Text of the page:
ENDING MALARIA FOR GOOD

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There is still much to do to rout the malaria scourge

People across the world recently commemorated World Malaria Day with the theme, “End Malaria for Good”. It was yet another reminder to the health authorities in Nigeria that though much has been achieved, a lot more needed to be done to eliminate the malaria scourge.

According to the World Health Organisation, more than 663 million cases were averted in sub-Saharan Africa since 2001. But the continent cannot still rest on its laurels. “WHO recommended tools have made a measurable difference in the global malaria fight. But we need a much bigger push for prevention, especially in Africa, which bears the greatest burden of malaria,” declared the Director-General of WHO, Dr. Margaret Chan. Indeed, Prof. Isaac Adewole, Minister of Health, said the country was far from realising its dream of “malaria –free- Nigeria.” Even though the country has reduced the prevalence rate from 42 per cent in 2010 to 27 per cent in 2015, malaria is still a major public health concern. He said though the current Malaria Strategic Plan was focused, “but it is coming at a time when the resources for malaria control are dwindling,” since there were “limited resources for effective programme coordination, monitoring and evaluation.” The Pharmaceutical Society of Nigeria painted the prevailing grave situation when it said our country accounted for one third of global malaria deaths at close to 150,000 yearly.

Malaria, a disease transmitted through the bites of infected mosquitoes, is perhaps the leading cause of death in Nigeria, particularly among children under the age of five and pregnant women. According to records, malaria is responsible for about 60 per cent outpatient visits to hospitals and 30 per cent childhood deaths. The National Malaria Elimination Programme put the cost estimate of malaria to the Nigeria economy at a staggering N132 billion annually.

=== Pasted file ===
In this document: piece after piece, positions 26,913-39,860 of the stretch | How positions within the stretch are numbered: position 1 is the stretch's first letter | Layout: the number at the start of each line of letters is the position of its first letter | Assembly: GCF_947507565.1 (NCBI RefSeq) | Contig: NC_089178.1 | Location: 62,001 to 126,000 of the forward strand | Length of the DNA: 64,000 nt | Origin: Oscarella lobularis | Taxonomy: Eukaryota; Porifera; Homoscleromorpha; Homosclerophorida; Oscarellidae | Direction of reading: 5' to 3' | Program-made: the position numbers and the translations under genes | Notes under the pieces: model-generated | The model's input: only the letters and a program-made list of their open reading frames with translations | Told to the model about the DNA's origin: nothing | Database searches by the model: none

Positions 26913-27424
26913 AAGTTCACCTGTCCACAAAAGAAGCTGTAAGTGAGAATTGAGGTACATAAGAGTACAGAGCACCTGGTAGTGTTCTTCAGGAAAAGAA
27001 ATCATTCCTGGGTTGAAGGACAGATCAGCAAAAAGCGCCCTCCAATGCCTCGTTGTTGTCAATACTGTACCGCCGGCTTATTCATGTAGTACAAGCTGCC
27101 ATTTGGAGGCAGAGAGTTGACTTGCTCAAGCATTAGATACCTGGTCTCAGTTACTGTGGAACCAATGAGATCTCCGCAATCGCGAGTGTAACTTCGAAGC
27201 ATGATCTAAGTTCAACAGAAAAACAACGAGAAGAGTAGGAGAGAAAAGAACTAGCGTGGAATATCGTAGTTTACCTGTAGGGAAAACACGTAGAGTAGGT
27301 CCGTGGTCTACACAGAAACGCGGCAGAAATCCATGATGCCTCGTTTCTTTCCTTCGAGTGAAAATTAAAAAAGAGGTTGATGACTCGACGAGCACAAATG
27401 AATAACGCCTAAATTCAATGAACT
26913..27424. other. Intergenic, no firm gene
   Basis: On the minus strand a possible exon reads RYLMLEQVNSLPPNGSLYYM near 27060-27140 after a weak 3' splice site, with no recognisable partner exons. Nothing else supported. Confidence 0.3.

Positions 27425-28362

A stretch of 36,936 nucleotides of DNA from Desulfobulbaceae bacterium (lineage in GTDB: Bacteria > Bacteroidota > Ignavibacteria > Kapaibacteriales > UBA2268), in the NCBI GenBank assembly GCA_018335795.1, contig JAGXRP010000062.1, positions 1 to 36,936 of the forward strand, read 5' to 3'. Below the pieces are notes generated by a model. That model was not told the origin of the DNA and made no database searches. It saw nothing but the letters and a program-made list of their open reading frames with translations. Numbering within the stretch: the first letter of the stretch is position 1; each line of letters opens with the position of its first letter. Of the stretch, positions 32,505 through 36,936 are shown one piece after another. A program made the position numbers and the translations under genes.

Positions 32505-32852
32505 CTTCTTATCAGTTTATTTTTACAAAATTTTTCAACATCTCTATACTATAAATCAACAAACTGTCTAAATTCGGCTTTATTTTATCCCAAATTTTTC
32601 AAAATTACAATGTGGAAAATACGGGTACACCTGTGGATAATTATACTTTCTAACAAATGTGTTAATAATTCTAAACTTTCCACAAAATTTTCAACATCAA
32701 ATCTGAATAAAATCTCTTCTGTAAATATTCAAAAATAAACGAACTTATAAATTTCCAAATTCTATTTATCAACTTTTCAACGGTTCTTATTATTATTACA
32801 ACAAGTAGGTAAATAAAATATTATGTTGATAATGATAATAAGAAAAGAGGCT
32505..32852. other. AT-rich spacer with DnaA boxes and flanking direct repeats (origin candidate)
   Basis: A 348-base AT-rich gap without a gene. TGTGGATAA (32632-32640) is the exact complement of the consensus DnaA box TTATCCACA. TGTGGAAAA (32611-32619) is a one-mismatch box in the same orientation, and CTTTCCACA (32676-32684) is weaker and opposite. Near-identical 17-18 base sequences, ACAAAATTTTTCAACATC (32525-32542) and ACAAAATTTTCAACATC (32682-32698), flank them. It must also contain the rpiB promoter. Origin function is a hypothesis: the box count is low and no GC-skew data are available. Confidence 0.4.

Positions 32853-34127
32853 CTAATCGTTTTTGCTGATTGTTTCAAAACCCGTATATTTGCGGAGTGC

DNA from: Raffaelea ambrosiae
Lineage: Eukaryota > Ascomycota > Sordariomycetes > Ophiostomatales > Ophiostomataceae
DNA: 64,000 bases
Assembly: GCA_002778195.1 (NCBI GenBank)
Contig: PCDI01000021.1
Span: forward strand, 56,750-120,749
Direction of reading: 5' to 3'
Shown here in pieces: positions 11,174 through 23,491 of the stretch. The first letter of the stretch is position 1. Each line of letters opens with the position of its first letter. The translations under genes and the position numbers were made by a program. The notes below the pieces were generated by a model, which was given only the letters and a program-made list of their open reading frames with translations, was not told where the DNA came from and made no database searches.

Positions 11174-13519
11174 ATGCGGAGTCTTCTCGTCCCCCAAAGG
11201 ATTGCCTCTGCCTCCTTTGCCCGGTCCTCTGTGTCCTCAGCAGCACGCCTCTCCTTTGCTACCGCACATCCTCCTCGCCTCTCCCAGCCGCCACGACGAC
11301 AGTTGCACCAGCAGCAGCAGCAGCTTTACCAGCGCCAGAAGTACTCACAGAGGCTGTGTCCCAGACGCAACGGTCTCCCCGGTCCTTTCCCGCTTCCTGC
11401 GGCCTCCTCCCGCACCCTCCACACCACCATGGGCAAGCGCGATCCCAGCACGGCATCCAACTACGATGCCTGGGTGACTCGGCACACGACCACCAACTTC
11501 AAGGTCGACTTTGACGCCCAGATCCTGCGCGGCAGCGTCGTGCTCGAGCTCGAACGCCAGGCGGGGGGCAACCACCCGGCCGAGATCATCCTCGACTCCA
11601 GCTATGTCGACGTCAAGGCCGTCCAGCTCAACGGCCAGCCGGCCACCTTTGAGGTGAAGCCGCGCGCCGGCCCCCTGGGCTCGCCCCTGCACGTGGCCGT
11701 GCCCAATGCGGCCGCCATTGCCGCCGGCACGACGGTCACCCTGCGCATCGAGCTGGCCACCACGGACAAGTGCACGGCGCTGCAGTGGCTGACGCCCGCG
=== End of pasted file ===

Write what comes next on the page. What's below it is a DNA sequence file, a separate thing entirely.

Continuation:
What makes the situation particularly worrisome is that there is a significant slowdown in global funding of anti-malaria campaigns. In its World Malaria Report 2012, for instance, WHO noted that rapid expansion in global funding for malaria prevention and control between 2004 and 2009 levelled off between 2010 and 2012. Yet statistics revealed that malaria struck an estimated 219 million people across the world in 2010, killing about 660,000, mostly children under five years of age.

But there is hope for a better tomorrow. We are heartened by the efforts to develop the world’s first malaria vaccine. The WHO said ahead of this year’s commemoration that babies and children in the high-risk areas of Ghana, Kenya and Malawi would be injected with a vaccine named “Mosquirix” as part of real-life trials. The vaccine was developed to protect children from the malaria scourge in Africa.

But for now, combating malaria requires multifaceted actions and partnerships involving public and private, international and civil society sectors.
The federal government has shown some commitment to tackling the disease by allocating more resources to malaria control programme in the 2017 appropriation bill. To the extent that defeating malaria is critical to ending poverty and improving maternal and child health, Nigeria cannot afford to do less. Unfortunately, there is still much more to be done.

That is why we appeal to international and local donors to invest more in the fight against the deadly but preventable disease. We must ensure that the five principles adopted by the WHO member states in 2015 – Global Technical Strategy and Targets for Malaria 2016-2030 – are adhered to and pursued with enthusiasm. These are acceleration of efforts towards elimination; country ownership and leadership, with the involvement and participation of communities; improved surveillance, monitoring and evaluation; equity in access to health services; and innovation in tools and implementation approaches.